LA County confirms 2nd presumptive case of monkeypox; resident recently traveled, officials say

The first presumed case in L.A. County was announced on June 2.
LOS ANGELES (KABC) -- Los Angeles County health officials on Wednesday announced the county's second presumptive case of monkeypox almost a week after announcing its first.

According to a statement issued by the county Department of Public Health, the patient is "an adult resident" who recently traveled.

"They are symptomatic but doing well and isolating away from others," read the statement.

Health officials said contact tracing is being performed to identify anyone who was in close proximity to the patient, and "post-exposure prevention'' efforts have been enacted for close contacts.

The first presumed case in L.A. County was announced on June 2.

What is monkeypox? What to know about virus, symptoms, spread
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The U.S. confirmed its first case of monkeypox. Here's what you need to know about the rare virus and its symptoms.



Monkeypox is known to spread when there is close physical contact with an infected person, their clothing or bedsheets.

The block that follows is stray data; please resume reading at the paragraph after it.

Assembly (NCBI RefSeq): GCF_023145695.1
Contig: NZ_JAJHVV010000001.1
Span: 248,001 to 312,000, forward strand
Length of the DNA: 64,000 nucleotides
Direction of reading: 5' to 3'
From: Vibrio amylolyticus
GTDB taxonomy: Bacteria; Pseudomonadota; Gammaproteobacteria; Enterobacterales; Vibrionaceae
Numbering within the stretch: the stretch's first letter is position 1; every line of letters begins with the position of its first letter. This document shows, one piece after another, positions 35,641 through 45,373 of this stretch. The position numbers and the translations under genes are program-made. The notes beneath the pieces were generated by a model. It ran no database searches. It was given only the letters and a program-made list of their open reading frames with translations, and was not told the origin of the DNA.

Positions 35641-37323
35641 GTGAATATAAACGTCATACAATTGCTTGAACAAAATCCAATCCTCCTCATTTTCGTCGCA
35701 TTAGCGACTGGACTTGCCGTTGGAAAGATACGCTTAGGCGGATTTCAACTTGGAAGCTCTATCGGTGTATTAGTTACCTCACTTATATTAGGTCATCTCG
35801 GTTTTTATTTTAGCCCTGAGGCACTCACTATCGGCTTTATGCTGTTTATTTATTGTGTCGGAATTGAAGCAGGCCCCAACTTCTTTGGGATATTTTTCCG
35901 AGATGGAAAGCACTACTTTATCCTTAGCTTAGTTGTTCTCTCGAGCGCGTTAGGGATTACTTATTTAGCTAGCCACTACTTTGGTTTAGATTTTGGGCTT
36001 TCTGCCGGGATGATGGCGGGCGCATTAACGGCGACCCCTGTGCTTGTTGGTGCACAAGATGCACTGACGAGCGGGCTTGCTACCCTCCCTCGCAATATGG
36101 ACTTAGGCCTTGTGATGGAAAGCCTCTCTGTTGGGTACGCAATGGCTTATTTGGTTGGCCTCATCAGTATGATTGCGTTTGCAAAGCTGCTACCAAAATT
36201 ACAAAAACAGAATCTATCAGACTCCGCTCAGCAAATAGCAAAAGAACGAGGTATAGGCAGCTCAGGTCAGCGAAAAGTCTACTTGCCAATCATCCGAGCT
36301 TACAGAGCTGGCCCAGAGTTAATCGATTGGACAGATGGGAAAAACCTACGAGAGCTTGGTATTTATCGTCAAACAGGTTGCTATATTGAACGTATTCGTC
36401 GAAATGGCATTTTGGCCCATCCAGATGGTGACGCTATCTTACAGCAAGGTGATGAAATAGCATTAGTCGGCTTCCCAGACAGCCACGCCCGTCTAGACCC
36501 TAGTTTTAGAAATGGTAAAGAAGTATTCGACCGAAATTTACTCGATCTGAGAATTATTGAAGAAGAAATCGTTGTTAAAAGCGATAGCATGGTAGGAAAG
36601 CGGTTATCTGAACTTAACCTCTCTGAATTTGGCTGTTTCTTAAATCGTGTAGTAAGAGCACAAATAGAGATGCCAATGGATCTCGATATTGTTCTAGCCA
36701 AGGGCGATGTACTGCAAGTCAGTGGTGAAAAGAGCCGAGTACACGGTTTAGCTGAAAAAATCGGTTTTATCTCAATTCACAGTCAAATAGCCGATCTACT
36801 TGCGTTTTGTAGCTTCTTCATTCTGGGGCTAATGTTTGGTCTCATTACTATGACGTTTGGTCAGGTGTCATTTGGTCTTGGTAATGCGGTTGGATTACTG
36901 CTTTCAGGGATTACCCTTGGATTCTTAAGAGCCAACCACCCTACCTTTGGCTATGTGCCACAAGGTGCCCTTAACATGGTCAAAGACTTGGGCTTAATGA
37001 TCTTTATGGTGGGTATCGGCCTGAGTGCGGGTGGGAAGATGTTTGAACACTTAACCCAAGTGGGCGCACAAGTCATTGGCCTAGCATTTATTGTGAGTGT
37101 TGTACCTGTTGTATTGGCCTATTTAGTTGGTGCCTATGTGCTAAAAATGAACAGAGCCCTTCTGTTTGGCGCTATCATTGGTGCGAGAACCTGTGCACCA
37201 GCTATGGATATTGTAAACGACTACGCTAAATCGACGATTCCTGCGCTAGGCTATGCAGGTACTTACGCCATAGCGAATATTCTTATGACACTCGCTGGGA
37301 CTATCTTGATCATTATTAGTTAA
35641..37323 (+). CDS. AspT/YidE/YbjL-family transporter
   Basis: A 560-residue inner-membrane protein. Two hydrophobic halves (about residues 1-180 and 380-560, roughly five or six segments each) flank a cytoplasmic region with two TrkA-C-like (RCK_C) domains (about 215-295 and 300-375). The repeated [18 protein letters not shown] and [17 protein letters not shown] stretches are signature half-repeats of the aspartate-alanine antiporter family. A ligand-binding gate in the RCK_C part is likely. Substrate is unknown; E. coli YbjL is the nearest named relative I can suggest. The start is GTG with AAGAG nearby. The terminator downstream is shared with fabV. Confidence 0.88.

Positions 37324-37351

Most monkeypox patients experience only fever, body aches, chills and fatigue. People with more serious illness may develop a rash and lesions on the face and hands that can spread to other parts of the body. No deaths have been reported in the current outbreak beyond Africa.

Monkeypox is related to smallpox, but has milder symptoms. After smallpox was declared eradicated in 1980, countries suspended their mass immunization programs, a move that some experts believe may be helping monkeypox spread now, since there is now little widespread immunity to related diseases. Smallpox vaccines are also protective against monkeypox.

Answers to frequently asked questions about monkeypox are available on the Department of Public Health's website.

The Associated Press contributed to this report.

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